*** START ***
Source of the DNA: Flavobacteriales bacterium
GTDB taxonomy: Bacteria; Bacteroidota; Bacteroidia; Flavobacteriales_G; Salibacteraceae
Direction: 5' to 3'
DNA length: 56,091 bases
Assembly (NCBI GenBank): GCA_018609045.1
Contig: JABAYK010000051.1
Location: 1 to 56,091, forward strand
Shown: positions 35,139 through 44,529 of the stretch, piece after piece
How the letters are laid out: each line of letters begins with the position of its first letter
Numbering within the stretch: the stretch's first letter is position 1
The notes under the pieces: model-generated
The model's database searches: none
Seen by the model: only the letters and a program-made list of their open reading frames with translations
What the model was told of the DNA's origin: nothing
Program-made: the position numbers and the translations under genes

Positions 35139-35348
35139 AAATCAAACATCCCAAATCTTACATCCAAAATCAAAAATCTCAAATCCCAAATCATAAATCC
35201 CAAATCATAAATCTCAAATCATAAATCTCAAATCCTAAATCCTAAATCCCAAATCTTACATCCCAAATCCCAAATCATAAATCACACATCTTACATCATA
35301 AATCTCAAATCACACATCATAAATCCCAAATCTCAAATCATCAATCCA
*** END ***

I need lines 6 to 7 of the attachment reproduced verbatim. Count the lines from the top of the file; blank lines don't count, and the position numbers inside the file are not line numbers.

Contig: JABAYK010000051.1
Location: 1 to 56,091, forward strand